Asian markets touched two-month highs on Tuesday, with financial stocks among the leaders, as the U.S. government's plan to absorb toxic debts met with investor approval.
The Treasury Department said it would offer incentives for private investors help rid banks of up to $1 trillion of bad debts, raising hopes of a revival in bank lending. Wall Street gained at least 6.8 percent on the news, with bank such as Citigroup and Bank of America gaining at least 20 percent.
Adding to the buoyant mood, data showed an unexpected rise in U.S. existing home sales in February. China also helped boost confidence by promising to keep buying U.S. government debt.
The U.S. dollar and yen both fell, as the safe-haven appeal of both currencies was diminished with the U.S. bank plan. Crude oil rose to a three-month high above $53 a barrel, while commodity prices generally firmed on Wall Street's rally.
Japan's Nikkei 225 Average jumped to a two-month high to close up 3.3 percent with bank shares rising, after details of a U.S. plan to rid the banking sector of bad assets sparked hopes for the stabilization of the financial system. Mitsubishi UFJ Financial leapt 4.5 percent while Sumitomo Mitsui Financial jumped more than 3 percent. Exporters such as Honda Motor also gained as the yen fell across the board, hitting a five-month low against the euro and a 4-½ month trough versus the Australian dollar. But Japan Tobacco, Japan's largest cigarette maker, fell on reports of a possible smoking ban in public places.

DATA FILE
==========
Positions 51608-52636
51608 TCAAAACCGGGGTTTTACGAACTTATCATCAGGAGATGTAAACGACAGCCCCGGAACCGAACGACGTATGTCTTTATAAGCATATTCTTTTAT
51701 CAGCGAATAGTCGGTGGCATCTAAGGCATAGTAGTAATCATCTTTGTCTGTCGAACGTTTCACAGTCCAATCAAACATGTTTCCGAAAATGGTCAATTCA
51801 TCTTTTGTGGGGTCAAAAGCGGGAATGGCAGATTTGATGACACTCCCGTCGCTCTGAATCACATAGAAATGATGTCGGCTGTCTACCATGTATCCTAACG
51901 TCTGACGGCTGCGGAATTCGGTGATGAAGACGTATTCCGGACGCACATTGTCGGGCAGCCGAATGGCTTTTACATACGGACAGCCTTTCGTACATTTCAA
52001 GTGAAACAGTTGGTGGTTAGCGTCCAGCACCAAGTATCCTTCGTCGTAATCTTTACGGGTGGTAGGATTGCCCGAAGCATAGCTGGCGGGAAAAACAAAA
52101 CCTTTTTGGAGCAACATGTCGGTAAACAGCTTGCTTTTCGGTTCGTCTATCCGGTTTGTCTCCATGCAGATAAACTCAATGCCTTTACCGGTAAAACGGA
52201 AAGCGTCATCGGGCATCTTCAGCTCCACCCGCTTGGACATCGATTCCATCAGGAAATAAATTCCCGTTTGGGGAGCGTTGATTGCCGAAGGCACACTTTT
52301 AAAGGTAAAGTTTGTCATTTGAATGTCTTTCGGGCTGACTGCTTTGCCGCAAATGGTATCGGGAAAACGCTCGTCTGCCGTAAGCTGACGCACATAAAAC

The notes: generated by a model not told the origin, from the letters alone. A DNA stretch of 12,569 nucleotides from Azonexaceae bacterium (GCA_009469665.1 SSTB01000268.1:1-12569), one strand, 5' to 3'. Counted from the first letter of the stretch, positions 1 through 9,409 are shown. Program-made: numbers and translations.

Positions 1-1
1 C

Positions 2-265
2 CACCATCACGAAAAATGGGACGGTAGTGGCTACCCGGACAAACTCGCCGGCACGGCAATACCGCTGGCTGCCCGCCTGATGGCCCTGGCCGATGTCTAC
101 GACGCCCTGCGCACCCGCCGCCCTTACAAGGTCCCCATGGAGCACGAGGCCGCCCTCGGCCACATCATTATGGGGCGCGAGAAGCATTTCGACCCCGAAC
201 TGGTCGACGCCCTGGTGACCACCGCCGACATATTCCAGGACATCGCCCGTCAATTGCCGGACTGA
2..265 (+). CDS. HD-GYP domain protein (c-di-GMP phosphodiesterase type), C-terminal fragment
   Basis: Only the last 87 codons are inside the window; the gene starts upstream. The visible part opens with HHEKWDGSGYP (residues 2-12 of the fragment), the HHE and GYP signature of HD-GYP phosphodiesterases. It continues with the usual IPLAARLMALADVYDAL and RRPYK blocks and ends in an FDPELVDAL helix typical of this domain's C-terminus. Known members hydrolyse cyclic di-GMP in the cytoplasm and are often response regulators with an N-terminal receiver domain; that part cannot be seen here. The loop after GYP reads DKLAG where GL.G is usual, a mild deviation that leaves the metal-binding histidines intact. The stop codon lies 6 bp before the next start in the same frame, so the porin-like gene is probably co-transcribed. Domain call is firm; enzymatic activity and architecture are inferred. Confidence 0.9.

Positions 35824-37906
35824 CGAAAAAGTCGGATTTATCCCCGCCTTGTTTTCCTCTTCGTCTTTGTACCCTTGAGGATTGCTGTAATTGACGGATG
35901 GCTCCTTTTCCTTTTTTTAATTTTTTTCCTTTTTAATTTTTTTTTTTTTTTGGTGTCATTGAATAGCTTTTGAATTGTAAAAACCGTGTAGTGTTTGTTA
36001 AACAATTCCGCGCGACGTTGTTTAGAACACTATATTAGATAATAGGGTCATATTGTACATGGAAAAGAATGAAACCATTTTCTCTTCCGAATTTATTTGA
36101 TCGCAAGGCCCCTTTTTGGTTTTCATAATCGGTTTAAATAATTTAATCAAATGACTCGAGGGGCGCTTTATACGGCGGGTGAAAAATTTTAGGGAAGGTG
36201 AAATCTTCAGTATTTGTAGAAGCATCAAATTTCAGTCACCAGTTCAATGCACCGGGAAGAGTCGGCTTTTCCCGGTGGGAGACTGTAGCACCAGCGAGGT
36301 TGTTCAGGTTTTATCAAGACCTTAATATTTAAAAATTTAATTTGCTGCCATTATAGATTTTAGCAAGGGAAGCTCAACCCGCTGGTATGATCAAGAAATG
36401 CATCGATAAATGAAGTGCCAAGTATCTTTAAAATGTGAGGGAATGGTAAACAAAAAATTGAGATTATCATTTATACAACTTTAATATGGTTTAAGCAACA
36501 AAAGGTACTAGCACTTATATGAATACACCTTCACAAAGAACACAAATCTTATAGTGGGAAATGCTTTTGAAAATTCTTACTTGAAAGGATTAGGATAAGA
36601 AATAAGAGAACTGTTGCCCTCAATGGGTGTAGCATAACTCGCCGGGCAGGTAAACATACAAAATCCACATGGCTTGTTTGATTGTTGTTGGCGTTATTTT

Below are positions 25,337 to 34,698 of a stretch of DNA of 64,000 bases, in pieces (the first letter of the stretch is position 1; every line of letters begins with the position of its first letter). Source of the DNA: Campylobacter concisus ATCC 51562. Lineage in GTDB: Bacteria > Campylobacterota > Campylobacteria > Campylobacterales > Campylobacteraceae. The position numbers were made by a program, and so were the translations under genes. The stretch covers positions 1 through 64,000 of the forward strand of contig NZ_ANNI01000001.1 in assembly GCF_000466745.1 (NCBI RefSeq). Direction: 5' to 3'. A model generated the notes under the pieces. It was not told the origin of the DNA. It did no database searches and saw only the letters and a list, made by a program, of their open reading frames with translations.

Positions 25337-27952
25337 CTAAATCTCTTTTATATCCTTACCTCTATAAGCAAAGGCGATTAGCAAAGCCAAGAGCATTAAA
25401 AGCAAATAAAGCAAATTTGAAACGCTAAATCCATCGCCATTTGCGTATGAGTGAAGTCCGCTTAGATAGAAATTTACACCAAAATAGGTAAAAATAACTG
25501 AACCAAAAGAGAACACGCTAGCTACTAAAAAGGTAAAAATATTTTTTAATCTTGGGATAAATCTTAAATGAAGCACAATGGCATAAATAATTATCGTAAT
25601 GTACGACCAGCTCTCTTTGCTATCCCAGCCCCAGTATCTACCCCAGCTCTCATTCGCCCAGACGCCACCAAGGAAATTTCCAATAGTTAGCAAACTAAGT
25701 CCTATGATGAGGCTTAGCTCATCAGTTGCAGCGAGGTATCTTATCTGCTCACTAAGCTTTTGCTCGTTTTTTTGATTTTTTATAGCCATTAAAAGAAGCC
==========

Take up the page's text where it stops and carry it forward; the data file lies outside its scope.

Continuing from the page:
South Korea's KOSPI closed1.9 percent higher buoyed by news the government had finalized plans to boost spending by 17.7 trillion won ($12.7 billion)this year. The key banking plays remained firm with Shinhan Financial rising more than 3 percent at the end.
Hong Kong stocks extended their gains in the afternoon session. The Hang Seng Index ended 3.4 percent higher. HSBC surged 9.8 percent, as speculators piled into its nil-paid rights that began trading in Hong Kong on Monday. Top Chinese lender ICBC ended 0.6 percent higher after reports Goldman Sachs may consider selling part of its stake in the Chinese lender.
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The Shanghai Composite Index rose 0.6 percent in heavy trade, rising for a seventh day as property and financial shares remained firm, but the index pulled back from a five-week intraday high as profit-taking pressure mounted.
Australian shares gave up some of its morning gains to close 0.8 percent, with banks leading the gains on optimism over a U.S. plan to rid bank of toxic assets that had fed a strong rally on Wall Street. Miners BHP Billiton and Rio Tinto were both sharply higher. The optimism also lifted the Australian dollar to a 4-½ month peak against the yen. Virgin Blue soared 18 percent, extending Monday's 10 percent gain, after the carrier signed a deal with Delta Air Lines. But gold miners such as Lihir Gold and Newcrest Mining slipped as gold prices fell on the rally in stocks.
Singapore's Straits Times Index tracked the region higher to climb 2.5 percent led by 5-6 percent gains in key banking stocks such as DBS Group.